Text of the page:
10. Deadlock Detection • Create a waits-for graph: • Nodes are transactions • There is an edge from Ti to Tj if Ti is waiting for Tj to release a lock • Periodically check for cycles in the waits-for graph.

  11. Deadlock Detection (Continued) Example: T1: S(A), R(A), S(B) T2: X(B),W(B) X(C) T3: S(C), R(C) X(A) T4: X(B) T1 T2 T1 T2 T4 T3 T3 T3

  12. Optimistic CC (Kung-Robinson) • Locking is a conservative (pessimistic) approach in which conflicts are prevented. Disadvantages: • Lock management overhead. • Deadlock detection/resolution. • Lock contention for heavily used objects. • If conflicts are rare, we might be able to gain concurrency by not locking, and instead checking for conflicts before Xacts commit.

  13. Kung-Robinson Model • In an optimistic protocol, Xacts have three phases: • READ: Xacts read from the database, but make changes to private copies of objects. • VALIDATE: Check for conflicts. • WRITE: Make local copies of changes public. ROOT

  14. Timestamp CC • Idea: Give each object a read-timestamp (RTS) and a write-timestamp (WTS), give each Xact a timestamp (TS) when it begins: • If action ai of Xact Ti conflicts with action aj of Xact Tj, and TS(Ti) < TS(Tj), then ai must occur before aj. Otherwise, restart any Xact that violates this ordering.

  15. When Xact T wants to read Object O • If TS(T) < WTS(O), this violates timestamp order of T w.r.t. writer of O. • So, abort T and restart it with a new, larger TS. (If restarted with same TS, T will fail again!) • If TS(T) > WTS(O): • Allow T to read O. • Reset RTS(O) to max(RTS(O), TS(T)) • Change to RTS(O) on reads must be written to disk! This and restarts represent overheads.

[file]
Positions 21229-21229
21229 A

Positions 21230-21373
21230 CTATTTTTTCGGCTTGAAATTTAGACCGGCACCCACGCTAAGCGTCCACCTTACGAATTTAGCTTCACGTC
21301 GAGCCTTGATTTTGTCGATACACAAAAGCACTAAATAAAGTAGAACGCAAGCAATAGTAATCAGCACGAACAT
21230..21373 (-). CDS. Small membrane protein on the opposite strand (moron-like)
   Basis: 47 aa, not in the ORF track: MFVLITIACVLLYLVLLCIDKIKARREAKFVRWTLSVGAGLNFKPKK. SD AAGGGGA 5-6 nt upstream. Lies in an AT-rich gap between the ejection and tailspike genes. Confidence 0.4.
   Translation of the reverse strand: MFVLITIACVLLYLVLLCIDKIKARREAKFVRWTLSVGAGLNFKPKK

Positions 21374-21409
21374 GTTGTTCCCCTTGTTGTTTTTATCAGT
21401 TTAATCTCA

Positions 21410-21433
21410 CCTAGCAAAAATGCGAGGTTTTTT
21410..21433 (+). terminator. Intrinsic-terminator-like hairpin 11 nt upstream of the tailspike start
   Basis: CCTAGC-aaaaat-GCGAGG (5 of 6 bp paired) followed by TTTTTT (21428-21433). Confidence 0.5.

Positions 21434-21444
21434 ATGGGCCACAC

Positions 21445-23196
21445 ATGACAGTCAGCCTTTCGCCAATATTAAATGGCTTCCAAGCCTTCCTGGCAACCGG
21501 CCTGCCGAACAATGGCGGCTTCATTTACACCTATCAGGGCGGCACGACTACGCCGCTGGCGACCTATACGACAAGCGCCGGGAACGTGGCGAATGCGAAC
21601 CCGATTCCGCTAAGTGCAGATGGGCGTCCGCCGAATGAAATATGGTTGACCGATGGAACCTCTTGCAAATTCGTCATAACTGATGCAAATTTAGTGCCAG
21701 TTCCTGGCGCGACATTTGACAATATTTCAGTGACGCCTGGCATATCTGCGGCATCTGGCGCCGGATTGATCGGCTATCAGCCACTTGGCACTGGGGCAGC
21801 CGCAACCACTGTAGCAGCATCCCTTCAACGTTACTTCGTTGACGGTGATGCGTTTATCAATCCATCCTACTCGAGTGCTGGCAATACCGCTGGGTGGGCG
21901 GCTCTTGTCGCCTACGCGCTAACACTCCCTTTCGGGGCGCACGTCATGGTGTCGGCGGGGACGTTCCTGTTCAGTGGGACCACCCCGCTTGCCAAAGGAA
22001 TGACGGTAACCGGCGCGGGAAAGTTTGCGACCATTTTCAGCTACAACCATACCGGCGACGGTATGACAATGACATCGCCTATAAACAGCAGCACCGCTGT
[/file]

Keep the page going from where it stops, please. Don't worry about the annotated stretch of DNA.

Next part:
16. When Xact T wants to Write Object O • If TS(T) < RTS(O), this violates timestamp order of T w.r.t. writer of O; abort and restart T. • If TS(T) < WTS(O), violates timestamp order of T w.r.t. writer of O; abort and restart T (naïve approach). • Thomas Write Rule: We can safely ignore such outdated writes; need not restart T! (T’s write is effectively followed by another write, with no intervening reads.) Allows some serializable but non conflict serializable schedules: • Else,allow T to write O and WST(O) is set to TS(T). T1 T2 R(A) W(A) Commit W(A) Commit

  17. Timestamp CC and Recoverability T1 T2 W(A) R(A) W(B) Commit • Unfortunately, unrecoverable schedules are allowed: • Timestamp CC can be modified to allow only recoverable schedules: • Buffer all writes until writer commits (but update WTS(O) when the write is allowed.) • Block readers T (where TS(T) > WTS(O)) until writer of O commits. • Similar to writers holding X locks until commit, but still not quite 2PL.

  18. Summary • There are several lock-based concurrency control schemes (Strict 2PL, 2PL). Conflicts between transactions can be detected in the dependency graph. • The lock manager keeps track of the locks issued. Deadlocks can either be prevented or detected. • Naïve locking strategies may have the phantom problem.

  19. Summary (Contd.) • Optimistic CC aims to minimize CC overheads in an ``optimistic’’ environment where reads are common and writes are rare. • Optimistic CC has its own overheads however; most real systems use locking. Timestamp CC is another alternative to 2PL; allows some serializable schedules that 2PL does not (although converse is also true). • Ensuring recoverability with Timestamp CC requires ability to block Xacts (similar to locking).